* EPA to weigh sanctions’ effects on military, economy
* EPA waiting for US investigation before weighing options
* BP US government contracts worth billions
* EPA-BP talks on Alaska, Texas on hold due spill
By Timothy Gardner
WASHINGTON, June 4 (Reuters) - BP (BP.L) Plc’s role as the top supplier of jet fuel to the U.S. military may delay U.S. environmental regulators from barring the company’s lucrative government contracts even if BP is eventually found to have broken laws in the Gulf of Mexico oil spill disaster.
As a result of the spill, the Environmental Protection Agency will consider its options in limiting future BP government contracts, worth billions of dollars, in a process known as debarment.
Before doing so, the EPA needs information from the federal investigation announced this week into the disaster that killed 11 workers and led to the worst oil spill in the country’s history, said a source at the agency who did not want to be named.
Some sanctions barring contracts are automatically triggered at specific production units of a company, such as a factory or refinery, after the company is convicted of violating federal clean air and clean water laws.
But an agency can impose far wider sanctions barring nearly all of a company’s future government contracts — even without convictions — if it finds a company has had a pattern of dangerous behavior.
As the United States fights wars in Iraq and Afghanistan, the EPA may be hard pressed to bar billion dollar contracts such as those supplying jet fuel to the military.
Robert Meunier, an EPA’s former debarment officer, said the agency would have to consider the effect on the U.S. government of any wide sanctions, since the oil industry has a limited number of huge companies like BP that could provide such services.
BP was the top supplier of refined fuel, including jet fuel, to the Department of Defense last year. It was also one of the top suppliers of gasoline, diesel and other fuels to the federal government.
“There are times, that even with a criminal conviction in hand, it’s not in best overall interest of the United States to issue that debarment,” he said.
During the first Gulf War for instance, at least one company that had been convicted of environmental crimes did not face wide debarment because it supplied military equipment to the fight.
The EPA will also have to weigh the effect of debarment on the economy. Barring future BP leasing contracts in the Gulf of Mexico could hurt jobs in an economy that faces 10 percent unemployment.
“If the medicine is worse than the disease you need to consider another treatment,” than stopping a company from doing business with the government, Meunier said.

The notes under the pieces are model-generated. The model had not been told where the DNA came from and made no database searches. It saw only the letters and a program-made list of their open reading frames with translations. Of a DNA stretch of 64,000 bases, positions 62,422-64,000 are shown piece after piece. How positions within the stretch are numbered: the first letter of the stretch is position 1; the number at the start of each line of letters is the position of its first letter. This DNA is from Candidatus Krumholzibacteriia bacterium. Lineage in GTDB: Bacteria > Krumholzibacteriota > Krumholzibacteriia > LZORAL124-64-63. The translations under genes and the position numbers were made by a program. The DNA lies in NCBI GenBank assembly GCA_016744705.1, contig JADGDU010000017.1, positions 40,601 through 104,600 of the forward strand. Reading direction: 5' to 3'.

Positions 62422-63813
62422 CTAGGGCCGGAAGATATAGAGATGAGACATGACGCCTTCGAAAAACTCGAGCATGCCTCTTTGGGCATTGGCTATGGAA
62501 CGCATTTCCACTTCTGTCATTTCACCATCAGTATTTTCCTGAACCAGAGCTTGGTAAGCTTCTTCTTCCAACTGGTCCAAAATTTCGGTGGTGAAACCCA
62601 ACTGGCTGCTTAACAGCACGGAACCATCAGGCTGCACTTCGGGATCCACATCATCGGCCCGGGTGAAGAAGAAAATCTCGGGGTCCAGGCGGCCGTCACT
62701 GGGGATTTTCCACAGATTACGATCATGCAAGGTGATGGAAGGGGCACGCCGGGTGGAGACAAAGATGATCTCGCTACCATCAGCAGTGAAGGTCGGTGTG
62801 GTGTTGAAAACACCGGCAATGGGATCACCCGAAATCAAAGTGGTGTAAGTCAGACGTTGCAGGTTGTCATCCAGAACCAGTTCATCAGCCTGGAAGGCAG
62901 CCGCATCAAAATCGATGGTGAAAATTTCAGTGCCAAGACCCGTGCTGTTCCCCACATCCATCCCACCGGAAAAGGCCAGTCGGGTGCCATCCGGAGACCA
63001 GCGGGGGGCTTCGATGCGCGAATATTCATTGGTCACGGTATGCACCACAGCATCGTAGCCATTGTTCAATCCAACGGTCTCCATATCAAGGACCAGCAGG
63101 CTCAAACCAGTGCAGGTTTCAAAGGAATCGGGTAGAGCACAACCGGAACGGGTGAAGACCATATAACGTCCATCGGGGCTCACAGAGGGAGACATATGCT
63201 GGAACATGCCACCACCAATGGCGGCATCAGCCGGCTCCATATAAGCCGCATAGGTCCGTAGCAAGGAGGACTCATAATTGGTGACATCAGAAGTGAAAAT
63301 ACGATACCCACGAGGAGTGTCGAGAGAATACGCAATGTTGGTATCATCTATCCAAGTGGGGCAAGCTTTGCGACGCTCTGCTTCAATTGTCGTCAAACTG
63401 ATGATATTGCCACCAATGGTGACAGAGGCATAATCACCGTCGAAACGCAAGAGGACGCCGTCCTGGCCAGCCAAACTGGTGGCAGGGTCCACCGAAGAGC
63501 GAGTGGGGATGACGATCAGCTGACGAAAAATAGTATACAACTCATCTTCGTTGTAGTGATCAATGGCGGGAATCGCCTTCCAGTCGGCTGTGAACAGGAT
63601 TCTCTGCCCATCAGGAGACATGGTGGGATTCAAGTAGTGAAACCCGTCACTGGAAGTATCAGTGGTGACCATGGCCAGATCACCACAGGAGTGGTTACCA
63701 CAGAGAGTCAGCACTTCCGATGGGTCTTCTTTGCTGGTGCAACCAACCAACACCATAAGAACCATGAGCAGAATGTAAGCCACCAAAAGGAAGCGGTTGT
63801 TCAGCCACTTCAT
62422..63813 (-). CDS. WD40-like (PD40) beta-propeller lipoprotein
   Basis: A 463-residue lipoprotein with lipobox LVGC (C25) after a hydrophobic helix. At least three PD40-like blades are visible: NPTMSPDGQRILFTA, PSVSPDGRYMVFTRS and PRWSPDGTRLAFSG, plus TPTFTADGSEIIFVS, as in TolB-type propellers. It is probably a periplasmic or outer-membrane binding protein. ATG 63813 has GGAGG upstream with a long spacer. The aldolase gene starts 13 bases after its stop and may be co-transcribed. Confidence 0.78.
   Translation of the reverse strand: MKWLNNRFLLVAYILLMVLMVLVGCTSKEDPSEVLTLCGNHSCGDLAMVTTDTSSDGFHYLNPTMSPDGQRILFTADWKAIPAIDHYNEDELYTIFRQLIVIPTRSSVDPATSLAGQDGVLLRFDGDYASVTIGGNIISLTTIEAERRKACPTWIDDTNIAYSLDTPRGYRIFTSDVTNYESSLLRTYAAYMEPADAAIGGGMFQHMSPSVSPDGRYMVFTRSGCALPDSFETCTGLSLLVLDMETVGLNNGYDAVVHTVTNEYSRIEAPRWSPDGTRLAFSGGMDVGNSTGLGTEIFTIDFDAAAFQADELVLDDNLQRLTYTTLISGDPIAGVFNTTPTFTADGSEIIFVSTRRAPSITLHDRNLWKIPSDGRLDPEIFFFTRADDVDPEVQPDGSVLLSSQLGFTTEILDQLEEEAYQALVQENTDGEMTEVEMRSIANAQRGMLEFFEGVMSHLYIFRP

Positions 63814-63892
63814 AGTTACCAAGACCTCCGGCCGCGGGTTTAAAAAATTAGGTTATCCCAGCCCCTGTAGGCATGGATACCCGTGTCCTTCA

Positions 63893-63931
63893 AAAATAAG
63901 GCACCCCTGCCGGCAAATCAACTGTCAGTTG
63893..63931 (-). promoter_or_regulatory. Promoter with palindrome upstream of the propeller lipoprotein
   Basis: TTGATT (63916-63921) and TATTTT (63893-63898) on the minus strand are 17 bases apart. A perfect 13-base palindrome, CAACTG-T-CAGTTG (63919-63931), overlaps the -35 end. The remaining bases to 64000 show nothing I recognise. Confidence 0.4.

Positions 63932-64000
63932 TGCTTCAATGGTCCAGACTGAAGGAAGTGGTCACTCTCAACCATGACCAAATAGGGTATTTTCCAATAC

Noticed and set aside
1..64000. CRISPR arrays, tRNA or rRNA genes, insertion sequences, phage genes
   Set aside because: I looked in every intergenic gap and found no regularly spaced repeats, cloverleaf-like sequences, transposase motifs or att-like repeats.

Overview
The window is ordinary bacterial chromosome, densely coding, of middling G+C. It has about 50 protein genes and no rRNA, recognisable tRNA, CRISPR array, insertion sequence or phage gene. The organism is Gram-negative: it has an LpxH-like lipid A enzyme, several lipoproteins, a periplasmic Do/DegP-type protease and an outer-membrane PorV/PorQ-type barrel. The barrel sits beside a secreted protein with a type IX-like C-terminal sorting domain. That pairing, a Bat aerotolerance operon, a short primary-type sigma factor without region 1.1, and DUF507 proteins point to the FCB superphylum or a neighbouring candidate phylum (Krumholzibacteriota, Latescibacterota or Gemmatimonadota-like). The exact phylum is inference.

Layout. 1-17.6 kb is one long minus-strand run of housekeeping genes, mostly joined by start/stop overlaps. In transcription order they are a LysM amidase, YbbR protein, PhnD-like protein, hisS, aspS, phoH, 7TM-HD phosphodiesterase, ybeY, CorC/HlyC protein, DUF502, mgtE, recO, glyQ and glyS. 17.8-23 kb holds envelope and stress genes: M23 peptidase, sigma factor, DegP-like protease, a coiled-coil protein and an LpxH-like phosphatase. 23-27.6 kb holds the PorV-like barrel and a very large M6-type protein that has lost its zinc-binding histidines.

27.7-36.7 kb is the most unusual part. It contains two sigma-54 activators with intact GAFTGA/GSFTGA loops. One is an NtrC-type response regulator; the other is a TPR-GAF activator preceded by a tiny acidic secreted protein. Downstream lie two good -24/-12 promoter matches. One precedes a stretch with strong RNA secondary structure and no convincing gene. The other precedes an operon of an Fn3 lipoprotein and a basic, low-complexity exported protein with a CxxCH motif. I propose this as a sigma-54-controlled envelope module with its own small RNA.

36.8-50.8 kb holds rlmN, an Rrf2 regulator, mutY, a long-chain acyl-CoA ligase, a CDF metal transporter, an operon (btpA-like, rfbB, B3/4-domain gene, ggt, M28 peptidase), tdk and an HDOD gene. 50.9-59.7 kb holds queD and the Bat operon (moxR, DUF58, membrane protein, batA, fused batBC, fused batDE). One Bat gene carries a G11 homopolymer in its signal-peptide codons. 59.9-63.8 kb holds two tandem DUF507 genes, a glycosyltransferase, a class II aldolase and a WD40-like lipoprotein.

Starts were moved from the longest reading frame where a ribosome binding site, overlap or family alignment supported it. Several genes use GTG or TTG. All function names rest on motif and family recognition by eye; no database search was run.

One alternative to barring contracts would be to require a company to be monitored by an independent party in an effort to report on any bad behavior such as potential reckless cost cutting that could endanger the environment.
The EPA had been trying for years build a case to apply the broader sanctions on BP, including monitoring in Alaska, because of environmental crimes it had been convicted of before the Gulf of Mexico spill.
Those cases were the 2005 Texas City refinery explosion that killed 15 workers, and the 2006 oil leak from a pipeline in Alaska that was the worst spill on the state’s North Slope.
The Gulf of Mexico oil spill, however, has put those talks between EPA and BP on hold, leading to further doubts that the EPA will take tough action on BP.
Former EPA investigators and debarment officials feared that the EPA’s waiting for the federal investigation into the Gulf spill could delay action on the previous accidents.
“Not only is that ink dry, it’s beginning to fade,” said Scott West, a former top investigator for the EPA about the Alaska case, which he feared would be eclipsed by the Gulf of Mexico spill.
The EPA official with knowledge of the debarment process said the agency could not say exactly when it would consider debarment options on BP over the Gulf of Mexico spill but added said it “would not wait years.”
Meunier said the EPA should take action on the Alaska case and install monitors to help regain public trust in the company.
“It would seem better to go ahead and get those matters concluded and put a federal monitor on the project to give the U.S. people confidence we can proceed with business while we try to deal with the current crisis,” he said.
Reporting by Timothy Gardner, additional reporting by Tom Doggett; Editing by Alden Bentley